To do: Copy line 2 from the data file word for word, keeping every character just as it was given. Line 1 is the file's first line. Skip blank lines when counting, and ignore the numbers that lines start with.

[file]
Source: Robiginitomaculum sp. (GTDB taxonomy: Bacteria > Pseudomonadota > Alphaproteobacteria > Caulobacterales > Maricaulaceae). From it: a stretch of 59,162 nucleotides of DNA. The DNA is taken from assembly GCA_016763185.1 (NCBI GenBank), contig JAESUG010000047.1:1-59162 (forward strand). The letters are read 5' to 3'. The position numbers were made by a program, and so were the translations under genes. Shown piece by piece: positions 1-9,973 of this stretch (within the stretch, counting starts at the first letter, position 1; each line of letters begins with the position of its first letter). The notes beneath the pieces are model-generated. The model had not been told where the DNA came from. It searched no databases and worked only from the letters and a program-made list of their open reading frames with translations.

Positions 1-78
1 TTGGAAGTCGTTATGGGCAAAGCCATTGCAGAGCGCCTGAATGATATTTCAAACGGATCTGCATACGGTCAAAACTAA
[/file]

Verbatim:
Positions 1-78